Hey guys I need some insight on live performance set ups. Up until now i havent been too much interested in the live aspect but my friend wants me to play at an event hes curating.

Right now im on ableton and use an APC 40 with midi keys.
I would like to utilize my tools to their maximum sonic potential.

If you guys can suggest me any templates or sets on how you do your thing.

......you turn me on smile

We have a laptop which we use for our fasttracker tunes, the Atari ST uses STj and the Amiga 500 Protracker 1.3b. Mixing is very hard with the difference in tunes so we try to choose songs that fit together more or less to make mixing a bit less hard. Although the occasional crossfade mix happens a lot.

Here's how a Peaches set goes.

As long as everyone is having a great time, who cares if you're playing every note live or just hitting play.

Mr Mort wrote:

Hey guys I need some insight on live performance set ups. Up until now i havent been too much interested in the live aspect but my friend wants me to play at an event hes curating.

Right now im on ableton and use an APC 40 with midi keys.
I would like to utilize my tools to their maximum sonic potential.

If you guys can suggest me any templates or sets on how you do your thing.

......you turn me on smile

i do a live setup sort of similar to this. have a push paired with a livid alias8 now, but used to have the apc40.

i typically create a new set file for the tune to be played live, and then spend some time bouncing audio, freezing tracks, basically getting it to the point where minimal real-time plugin/fx rendering is needed for the basic mix of the track. i'll freeze all of my guitar amp emulations, bounce external instruments, etc etc. following this, i will bounce further (if needed) until i have 8 or less logical tracks with corresponding clips (one for all percussion, one for all guitar, etc etc).

this will then leave me with a session view with no more than 8 tracks (no left-right scrolling), arranged by scene so that if i were to just go top down by triggering scenes, you'd hear a very basic and acceptable (albeit uninteresting) arrangement of the song.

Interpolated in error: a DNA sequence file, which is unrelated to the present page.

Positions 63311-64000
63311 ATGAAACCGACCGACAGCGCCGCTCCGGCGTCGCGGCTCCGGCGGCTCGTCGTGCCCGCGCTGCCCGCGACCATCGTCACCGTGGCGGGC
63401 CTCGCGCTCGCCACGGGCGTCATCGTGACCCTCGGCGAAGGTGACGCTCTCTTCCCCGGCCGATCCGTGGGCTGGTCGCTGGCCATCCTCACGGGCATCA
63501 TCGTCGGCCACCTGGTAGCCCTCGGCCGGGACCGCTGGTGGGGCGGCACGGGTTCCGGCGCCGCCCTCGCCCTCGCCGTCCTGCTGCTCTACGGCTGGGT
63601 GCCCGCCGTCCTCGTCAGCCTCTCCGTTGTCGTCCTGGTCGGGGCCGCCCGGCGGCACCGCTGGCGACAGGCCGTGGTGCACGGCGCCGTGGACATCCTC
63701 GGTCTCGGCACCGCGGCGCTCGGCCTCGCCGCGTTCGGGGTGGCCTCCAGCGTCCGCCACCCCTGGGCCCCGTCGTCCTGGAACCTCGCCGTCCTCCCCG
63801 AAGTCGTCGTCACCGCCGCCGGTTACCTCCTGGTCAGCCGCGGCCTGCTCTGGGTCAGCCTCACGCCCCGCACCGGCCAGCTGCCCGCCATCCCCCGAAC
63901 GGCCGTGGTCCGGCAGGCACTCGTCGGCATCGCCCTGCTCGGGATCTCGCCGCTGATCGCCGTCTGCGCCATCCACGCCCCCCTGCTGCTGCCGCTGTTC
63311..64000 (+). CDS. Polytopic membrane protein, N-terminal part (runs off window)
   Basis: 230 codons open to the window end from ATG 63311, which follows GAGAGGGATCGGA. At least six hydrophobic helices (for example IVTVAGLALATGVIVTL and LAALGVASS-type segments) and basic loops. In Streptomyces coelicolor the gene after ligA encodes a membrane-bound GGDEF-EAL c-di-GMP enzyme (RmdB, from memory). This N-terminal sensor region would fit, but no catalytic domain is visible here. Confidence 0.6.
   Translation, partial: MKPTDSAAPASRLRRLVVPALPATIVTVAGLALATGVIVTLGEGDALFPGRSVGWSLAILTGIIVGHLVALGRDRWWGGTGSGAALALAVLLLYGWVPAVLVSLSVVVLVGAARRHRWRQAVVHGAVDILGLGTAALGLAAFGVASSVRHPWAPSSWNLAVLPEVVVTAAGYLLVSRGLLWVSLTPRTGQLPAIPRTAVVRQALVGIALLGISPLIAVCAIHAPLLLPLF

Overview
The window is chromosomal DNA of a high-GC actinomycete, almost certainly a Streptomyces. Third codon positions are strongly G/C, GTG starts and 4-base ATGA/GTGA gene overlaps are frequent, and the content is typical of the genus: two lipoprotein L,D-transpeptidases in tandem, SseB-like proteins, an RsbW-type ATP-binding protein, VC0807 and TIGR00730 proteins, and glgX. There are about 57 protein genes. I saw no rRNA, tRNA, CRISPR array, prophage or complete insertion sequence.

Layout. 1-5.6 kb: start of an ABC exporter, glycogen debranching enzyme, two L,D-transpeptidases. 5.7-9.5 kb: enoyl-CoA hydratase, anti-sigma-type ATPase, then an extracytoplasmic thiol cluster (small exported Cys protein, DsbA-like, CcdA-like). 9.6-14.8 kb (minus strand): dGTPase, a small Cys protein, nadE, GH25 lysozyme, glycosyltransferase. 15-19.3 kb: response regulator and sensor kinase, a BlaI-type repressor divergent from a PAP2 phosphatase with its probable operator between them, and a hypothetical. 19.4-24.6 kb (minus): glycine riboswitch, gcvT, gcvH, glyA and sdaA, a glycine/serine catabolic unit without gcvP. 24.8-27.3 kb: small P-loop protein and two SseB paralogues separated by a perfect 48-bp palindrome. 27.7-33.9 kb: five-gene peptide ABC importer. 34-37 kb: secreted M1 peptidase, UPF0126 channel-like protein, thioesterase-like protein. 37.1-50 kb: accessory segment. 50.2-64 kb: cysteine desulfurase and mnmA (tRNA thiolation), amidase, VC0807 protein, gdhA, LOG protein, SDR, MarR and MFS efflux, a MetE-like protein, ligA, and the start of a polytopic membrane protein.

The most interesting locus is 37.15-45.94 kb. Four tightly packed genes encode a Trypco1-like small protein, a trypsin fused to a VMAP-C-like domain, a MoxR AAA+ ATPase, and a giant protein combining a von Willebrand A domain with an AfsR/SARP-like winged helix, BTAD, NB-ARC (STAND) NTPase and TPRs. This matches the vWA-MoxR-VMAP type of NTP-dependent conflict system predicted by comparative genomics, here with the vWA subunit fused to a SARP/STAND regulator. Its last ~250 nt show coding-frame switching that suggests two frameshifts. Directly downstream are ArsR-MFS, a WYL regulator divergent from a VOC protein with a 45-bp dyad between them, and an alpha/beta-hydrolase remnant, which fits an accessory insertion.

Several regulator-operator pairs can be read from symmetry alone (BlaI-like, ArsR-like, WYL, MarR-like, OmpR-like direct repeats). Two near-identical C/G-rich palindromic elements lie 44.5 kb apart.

from here, i move on to sliders and knobs. sliders i typically leave bound to track volume, but i re-do ALL the encoders. i typically use the top eight for beat-based effects (different one-knob beat repeats, filters, delays on different percussion sounds, dub effects, etc). the bottom eight are effects for the overall mix, or for different instruments. usually a few delay and reverb sends to build up walls of sound behind the mix, filters on different things, stutter/repeat effects for the overall mix, etc. a collection of interesting tweaks and sounds set across 16 different knobs.

a few notes on midi mapping - get into multi-mapping! map multiple parameters to one knob, and set their max/min travel values in the midi window. can make one knob to plenty of interesting things by doing this.

having all of this, i'm now equipped to travel through my song live, either mixing and matching clips/scenes as i go, or playing "straight through", depending on my mood or the vibe of the crowd. i can use my 16 macros to introduce even further live manipulation and jamming to the arrangement.

i use my mopho keyboard on stage, usually set to a fairly basic mellow lead patch and hooked up to my memory man. i will use that to add texture, do little solos, or outro jams. sometimes i feed it midi from live, as well, depending on the song.

here's a photo of my live setup now:

and here's a straight board recording of a full set.


godspeed!